In the Classroom, Sustainability | Earlham College Skip to Content

Earlham College faculty engage students in the academic study of sustainability through a variety of lenses. Much of this study occurs outside the walls of the traditional “classroom” to include experiential learning on campus and in the local community, as well as in international locations.

 

Earlham College’s major in Environmental Sustainability offers the opportunity to develop both the expertise and the leadership skills the world needs moving forward. The Environmental Sustainability major:

  • Is an interdisciplinary major combining study in the natural sciences, social sciences and humanities.
  • Encourages experiential learning through field research, internships, and applied projects that emphasize student leadership and community throughout all four years.
  • Partners with Earlham's Environmental Leadership Program for opportunities to apply what is learned in the classroom to the real world through programs in outdoor education, sustainable agriculture and campus sustainability.

ENSU 141 Environment, Society and Sustainability and ENSU 151 Environment, Science and Sustainability take a systems-thinking approach to the study of environmental problems. Lab sessions engage students experientially in the systems context by exploring Earlham College as an environmental system which is embedded in local and regional systems. These courses are open to any student and can be taken to fulfill divisional general education requirements.

During the spring semester of senior year, Environmental Sustainability majors engage in a collaborative, integrated research project, often with a community partner. Recent projects include Playground with a Purpose and an update to Earlham’s Comprehensive Sustainability Plan.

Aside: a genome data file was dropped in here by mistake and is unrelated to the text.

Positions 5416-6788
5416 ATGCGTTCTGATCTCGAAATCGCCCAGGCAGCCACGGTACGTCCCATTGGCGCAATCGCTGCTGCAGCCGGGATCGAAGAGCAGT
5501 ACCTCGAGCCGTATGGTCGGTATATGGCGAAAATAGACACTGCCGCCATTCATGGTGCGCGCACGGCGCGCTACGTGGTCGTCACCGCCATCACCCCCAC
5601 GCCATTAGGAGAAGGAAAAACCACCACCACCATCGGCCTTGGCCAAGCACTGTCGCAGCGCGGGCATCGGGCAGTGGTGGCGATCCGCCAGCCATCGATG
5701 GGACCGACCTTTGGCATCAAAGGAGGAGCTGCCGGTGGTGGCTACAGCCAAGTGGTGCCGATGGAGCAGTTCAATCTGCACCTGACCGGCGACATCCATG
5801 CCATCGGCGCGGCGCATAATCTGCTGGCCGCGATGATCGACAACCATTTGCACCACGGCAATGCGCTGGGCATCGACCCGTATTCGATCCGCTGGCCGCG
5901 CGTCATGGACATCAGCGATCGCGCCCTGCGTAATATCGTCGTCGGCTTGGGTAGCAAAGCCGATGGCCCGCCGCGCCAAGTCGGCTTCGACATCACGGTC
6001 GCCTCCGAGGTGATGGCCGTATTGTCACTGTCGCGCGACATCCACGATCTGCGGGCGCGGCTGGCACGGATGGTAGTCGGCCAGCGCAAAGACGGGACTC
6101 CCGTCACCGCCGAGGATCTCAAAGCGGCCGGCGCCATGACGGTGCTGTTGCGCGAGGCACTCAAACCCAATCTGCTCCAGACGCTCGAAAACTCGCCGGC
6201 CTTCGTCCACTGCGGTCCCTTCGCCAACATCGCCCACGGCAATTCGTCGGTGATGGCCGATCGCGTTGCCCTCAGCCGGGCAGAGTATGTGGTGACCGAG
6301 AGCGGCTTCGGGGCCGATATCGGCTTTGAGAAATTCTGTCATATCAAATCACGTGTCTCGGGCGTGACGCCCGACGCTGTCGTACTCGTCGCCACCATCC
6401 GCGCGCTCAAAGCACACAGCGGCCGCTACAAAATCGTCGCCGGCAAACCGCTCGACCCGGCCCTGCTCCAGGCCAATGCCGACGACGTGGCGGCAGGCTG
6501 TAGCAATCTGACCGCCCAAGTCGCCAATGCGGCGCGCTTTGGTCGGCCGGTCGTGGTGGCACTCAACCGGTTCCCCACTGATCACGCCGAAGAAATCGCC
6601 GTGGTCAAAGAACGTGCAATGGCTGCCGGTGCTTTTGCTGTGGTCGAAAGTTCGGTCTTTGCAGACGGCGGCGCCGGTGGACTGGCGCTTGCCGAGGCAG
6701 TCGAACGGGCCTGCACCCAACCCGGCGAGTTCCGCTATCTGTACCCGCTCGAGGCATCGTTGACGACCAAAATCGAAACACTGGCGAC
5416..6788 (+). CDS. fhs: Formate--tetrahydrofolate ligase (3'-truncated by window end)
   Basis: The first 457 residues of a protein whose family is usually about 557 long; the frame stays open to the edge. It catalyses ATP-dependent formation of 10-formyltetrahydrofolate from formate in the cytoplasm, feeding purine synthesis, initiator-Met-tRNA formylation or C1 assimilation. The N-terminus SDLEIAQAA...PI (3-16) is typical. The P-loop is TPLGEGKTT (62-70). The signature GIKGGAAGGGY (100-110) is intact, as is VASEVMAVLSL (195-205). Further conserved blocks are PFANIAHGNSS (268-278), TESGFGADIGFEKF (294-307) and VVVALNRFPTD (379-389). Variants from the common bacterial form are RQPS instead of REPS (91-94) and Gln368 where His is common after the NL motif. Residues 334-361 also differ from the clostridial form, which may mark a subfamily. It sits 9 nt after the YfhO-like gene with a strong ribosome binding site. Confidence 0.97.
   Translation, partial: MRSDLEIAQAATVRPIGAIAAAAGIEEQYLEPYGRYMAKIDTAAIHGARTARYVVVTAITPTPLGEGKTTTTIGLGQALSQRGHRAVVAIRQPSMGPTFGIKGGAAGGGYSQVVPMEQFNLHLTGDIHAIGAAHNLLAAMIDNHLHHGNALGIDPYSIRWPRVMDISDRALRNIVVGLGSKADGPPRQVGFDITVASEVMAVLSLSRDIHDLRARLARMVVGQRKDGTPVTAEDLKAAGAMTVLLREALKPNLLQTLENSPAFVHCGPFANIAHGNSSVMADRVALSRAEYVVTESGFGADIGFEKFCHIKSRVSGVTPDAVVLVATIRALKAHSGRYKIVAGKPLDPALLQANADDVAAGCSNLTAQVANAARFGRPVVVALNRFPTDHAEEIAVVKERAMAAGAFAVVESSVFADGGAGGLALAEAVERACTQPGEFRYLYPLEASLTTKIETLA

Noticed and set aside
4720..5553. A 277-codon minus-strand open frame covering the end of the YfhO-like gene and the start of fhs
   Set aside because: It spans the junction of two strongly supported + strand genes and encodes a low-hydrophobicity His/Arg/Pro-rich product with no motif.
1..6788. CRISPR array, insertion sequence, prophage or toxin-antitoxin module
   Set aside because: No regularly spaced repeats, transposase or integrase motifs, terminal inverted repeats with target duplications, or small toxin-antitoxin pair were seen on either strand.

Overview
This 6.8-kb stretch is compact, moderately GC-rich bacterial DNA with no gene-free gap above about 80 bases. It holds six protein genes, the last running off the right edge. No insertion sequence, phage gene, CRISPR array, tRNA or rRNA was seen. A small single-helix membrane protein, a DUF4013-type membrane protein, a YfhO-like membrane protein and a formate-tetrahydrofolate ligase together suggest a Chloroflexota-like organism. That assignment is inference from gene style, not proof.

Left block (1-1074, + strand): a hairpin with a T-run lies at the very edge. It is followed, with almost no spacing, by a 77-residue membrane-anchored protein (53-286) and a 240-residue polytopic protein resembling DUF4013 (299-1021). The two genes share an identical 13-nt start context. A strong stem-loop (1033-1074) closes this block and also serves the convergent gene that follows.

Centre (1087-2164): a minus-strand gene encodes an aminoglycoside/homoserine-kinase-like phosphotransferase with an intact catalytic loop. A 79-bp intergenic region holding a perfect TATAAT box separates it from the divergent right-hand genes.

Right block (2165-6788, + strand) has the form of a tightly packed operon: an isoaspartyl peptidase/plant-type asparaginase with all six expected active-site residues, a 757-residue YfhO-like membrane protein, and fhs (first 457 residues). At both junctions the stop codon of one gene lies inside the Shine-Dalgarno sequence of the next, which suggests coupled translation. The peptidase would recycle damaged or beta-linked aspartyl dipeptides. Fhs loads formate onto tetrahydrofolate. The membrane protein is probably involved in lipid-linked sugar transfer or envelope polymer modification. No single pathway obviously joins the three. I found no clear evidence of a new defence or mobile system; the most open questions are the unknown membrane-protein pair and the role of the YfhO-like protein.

Student-led courses in sustainable agriculture practices are offered each semester at Miller Farm, Earlham’s student-run farm. Read more.

Whether you do it for endurance training, running errands, or fun, cycling is an excellent way to promote health and sustainability. This fall semester course will include a Wellness component introducing riders to different kinds of cycling, a Sustainability component looking into bike policy, planning and community engagement, and an Education component teaching bike safety and maintenance skills.

Integrated Pathways allow students to personalize their education and make direct connections between academic interests and co-curricular activities. Several Integrated Pathways include environmental and/or sustainability themes. Read more.